- Exports of electricity and derived heat by partner country (nrg_te_eh)
- Energy balances (nrg_bal)
According to the purpose of production, power plants can be classified as main activity producers (enterprises, both privately or publicly owned, which generate electricity and/or heat for sale to third parties as their principal activity) and autoproducers (enterprises, both privately or publicly owned, which generate electricity and/or heat wholly or partly for their own use as an activity which supports their primary activity). Both main activity producers and autoproducers can produce only electricity, a combination of heat and electricity (CHP) or heat only.
Detailed data on gross electricity production by fuel and by main activity producers and autoproducers, as well as CHP main activity producers and CHP autoproducers are presented in Eurostat's energy database.
Derived heat includes heat produced in main activity producer plants and heat sold produced in autoproducer plants. Heat produced at the final place of consumption in the final consumption sectors (such as households) is not counted as the final energy consumption of "derived heat"; it is counted as the final energy consumption of the respective fuel (electricity, natural gas, etc.).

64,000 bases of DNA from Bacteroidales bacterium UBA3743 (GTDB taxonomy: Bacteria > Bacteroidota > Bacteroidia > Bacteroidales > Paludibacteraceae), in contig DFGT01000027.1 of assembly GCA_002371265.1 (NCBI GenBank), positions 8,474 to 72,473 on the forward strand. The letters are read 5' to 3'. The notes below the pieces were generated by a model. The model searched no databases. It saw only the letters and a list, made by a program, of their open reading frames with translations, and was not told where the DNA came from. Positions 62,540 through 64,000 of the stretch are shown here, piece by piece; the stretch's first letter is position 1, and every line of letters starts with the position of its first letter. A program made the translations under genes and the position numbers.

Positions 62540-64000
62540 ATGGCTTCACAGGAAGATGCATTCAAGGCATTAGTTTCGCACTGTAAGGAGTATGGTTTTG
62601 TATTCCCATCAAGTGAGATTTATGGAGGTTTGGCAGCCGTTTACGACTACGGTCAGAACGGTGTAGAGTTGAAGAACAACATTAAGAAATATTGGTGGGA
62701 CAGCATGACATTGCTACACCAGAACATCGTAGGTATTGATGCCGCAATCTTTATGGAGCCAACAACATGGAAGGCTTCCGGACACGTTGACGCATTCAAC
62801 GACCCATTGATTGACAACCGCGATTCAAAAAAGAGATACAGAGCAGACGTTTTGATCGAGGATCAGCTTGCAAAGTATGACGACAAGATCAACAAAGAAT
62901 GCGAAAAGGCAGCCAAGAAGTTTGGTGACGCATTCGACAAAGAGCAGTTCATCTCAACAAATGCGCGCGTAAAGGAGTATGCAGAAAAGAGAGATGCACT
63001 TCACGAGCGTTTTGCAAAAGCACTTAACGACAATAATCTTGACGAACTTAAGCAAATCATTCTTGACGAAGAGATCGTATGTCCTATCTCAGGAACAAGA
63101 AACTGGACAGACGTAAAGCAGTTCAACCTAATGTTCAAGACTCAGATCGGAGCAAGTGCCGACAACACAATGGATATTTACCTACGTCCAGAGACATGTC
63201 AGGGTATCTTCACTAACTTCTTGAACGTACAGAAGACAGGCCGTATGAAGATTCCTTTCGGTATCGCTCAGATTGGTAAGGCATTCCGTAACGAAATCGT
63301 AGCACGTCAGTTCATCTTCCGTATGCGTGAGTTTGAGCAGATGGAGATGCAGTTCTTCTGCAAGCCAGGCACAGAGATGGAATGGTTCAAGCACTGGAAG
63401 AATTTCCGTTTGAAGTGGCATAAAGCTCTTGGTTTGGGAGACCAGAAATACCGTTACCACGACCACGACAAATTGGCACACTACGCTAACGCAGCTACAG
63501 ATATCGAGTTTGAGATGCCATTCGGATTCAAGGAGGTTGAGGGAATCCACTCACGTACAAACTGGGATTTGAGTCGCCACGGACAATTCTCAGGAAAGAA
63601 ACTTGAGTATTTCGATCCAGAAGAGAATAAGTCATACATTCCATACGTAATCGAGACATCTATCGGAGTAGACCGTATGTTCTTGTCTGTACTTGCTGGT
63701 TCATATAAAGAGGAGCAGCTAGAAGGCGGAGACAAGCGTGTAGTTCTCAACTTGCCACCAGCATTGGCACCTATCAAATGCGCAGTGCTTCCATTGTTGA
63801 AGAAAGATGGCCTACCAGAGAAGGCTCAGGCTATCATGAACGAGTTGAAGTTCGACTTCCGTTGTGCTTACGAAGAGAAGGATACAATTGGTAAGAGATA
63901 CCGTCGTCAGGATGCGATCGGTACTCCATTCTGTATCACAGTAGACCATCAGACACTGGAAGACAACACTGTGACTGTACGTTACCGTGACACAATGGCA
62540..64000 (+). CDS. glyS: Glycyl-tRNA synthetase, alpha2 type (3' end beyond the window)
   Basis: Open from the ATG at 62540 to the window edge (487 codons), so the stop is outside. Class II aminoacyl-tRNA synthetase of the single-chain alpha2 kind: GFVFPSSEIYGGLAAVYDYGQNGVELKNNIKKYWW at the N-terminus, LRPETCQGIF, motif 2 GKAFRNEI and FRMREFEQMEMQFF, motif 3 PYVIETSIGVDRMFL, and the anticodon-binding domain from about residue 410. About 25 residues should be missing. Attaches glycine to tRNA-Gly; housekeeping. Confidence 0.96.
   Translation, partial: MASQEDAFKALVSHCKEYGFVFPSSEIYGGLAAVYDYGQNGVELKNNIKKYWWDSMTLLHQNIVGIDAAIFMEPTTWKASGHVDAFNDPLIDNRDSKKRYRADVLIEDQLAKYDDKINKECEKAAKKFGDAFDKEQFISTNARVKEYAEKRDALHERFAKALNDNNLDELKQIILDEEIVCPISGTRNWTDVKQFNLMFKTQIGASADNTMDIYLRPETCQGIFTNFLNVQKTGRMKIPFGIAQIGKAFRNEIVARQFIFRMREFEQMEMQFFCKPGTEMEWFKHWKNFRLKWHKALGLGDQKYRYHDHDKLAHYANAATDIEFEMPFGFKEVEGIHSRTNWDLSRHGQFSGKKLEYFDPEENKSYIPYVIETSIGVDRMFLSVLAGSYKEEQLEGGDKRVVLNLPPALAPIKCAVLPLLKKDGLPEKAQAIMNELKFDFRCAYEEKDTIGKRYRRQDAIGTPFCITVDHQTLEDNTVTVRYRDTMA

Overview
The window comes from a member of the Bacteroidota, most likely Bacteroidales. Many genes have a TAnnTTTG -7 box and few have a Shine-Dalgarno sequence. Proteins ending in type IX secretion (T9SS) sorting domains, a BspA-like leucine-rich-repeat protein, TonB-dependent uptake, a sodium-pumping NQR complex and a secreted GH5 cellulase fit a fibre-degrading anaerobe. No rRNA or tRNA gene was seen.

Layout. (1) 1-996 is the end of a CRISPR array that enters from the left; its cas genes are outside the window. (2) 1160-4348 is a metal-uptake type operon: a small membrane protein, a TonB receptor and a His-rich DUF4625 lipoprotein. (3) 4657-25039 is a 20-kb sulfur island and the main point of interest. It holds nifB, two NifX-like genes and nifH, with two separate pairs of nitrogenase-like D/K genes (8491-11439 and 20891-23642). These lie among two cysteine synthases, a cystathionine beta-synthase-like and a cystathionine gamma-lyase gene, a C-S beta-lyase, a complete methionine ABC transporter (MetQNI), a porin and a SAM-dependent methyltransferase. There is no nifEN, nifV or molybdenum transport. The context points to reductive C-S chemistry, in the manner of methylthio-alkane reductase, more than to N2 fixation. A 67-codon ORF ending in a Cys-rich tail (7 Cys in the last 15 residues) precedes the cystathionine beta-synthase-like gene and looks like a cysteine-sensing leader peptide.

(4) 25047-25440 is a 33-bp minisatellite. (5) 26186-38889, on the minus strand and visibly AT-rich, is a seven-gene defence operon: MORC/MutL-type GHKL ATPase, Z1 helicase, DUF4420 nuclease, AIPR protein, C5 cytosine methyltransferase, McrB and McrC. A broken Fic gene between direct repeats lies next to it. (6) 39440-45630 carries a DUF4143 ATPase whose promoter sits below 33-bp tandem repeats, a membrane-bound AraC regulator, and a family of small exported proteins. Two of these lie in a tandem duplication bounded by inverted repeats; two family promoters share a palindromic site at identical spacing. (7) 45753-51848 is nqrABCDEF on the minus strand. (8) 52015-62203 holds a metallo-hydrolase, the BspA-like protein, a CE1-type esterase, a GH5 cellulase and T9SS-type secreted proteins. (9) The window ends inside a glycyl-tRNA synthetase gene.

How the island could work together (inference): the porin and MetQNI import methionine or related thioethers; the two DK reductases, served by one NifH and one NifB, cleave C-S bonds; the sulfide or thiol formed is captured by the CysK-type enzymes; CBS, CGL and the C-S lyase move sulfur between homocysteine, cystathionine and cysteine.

Gross electricity production is the total amount of electricity produced in power plants. Power plants consume some electricity for their own use; by deducting the own use of power plants from gross electricity production net electricity production is obtained. Net electricity production is transmitted and distributed via grids to final consumers.
- Supply, transformation and consumption — commodity balances (ESMS metadata file — nrg_cb_esms)
- Energy Statistics Manual
- Gas includes natural gas and derived gases; and excludes biogas included in renewable energy sources.
- Oil includes crude oil and petroleum products.
- The category "Other" includes peat, peat products, oil shale and oil sands, non-renewables wastes, heat from chemical sources and other fuels.
- The category "Other" includes nuclear fuels, electricity, heat from chemical sources, oil shale and oil sands, and other fuels.